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The Primate Semicircular Canal System and Locomotion

Fred Spoor, Theodore Garland, Jr., Gail Krovitz, Timothy M. Ryan, Mary T. Silcox and Alan Walker
Proceedings of the National Academy of Sciences of the United States of America
Vol. 104, No. 26 (Jun. 26, 2007), pp. 10808-10812
Stable URL: http://www.jstor.org/stable/25436020
Page Count: 5
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Since scans are not currently available to screen readers, please contact JSTOR User Support for access. We'll provide a PDF copy for your screen reader.
The Primate Semicircular Canal System and Locomotion
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Abstract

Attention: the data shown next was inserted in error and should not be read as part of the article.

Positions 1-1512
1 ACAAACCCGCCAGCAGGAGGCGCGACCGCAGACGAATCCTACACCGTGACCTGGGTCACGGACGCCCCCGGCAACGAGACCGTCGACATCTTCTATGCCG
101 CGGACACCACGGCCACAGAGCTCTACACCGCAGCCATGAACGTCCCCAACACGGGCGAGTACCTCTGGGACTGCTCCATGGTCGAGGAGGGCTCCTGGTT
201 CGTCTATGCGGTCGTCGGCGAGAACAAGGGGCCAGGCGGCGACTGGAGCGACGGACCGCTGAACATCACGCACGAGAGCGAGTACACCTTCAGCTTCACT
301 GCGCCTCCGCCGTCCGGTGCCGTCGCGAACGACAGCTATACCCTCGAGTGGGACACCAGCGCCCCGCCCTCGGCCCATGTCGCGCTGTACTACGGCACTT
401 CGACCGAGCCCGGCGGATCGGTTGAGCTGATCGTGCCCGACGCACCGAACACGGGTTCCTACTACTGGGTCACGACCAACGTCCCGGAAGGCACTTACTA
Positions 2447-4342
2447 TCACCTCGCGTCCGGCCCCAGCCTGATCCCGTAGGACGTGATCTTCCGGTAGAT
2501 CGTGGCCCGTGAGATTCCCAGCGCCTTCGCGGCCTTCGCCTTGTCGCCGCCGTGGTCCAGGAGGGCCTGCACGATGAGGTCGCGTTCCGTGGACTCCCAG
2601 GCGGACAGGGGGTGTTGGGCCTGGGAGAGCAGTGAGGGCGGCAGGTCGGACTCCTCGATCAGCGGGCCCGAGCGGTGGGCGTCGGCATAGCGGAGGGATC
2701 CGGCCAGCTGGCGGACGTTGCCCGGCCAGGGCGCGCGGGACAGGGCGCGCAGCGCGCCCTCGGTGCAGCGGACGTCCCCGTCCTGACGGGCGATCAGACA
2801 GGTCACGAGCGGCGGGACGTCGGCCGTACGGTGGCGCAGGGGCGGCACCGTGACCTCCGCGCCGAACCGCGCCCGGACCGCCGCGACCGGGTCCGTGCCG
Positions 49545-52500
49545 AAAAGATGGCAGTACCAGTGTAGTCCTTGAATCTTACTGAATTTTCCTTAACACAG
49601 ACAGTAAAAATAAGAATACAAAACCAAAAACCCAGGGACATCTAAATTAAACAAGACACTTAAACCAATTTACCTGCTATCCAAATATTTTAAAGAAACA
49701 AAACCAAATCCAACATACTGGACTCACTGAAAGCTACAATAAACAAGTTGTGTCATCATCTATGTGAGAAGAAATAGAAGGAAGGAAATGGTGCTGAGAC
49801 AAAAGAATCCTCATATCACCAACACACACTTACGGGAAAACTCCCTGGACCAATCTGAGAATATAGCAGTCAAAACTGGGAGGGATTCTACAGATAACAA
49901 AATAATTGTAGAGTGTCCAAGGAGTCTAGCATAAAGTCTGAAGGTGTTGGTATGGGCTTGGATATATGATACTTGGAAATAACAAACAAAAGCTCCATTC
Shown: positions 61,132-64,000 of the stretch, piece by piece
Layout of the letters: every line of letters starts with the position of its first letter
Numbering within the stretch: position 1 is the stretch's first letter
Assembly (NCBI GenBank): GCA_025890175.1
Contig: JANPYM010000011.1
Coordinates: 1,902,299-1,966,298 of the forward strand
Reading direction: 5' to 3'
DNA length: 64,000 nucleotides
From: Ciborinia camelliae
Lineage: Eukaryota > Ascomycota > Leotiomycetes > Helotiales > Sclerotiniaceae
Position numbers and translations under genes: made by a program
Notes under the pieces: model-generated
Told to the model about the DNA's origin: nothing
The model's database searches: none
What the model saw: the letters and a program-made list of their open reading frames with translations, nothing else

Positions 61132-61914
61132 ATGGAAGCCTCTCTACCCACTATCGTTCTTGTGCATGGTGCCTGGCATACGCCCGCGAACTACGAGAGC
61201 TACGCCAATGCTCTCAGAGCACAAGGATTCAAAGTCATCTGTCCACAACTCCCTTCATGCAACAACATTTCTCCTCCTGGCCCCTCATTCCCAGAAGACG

The semicircular canal system of vertebrates helps coordinate body movements, including stabilization of gaze during locomotion. Quantitative phylogenetically informed analysis of the radius of curvature of the three semicircular canals in 91 extant and recently extinct primate species and 119 other mammalian taxa provide support for the hypothesis that canal size varies in relation to the jerkiness of head motion during locomotion. Primate and other mammalian species studied here that are agile and have fast, jerky locomotion have significantly larger canals relative to body mass than those that move more cautiously.

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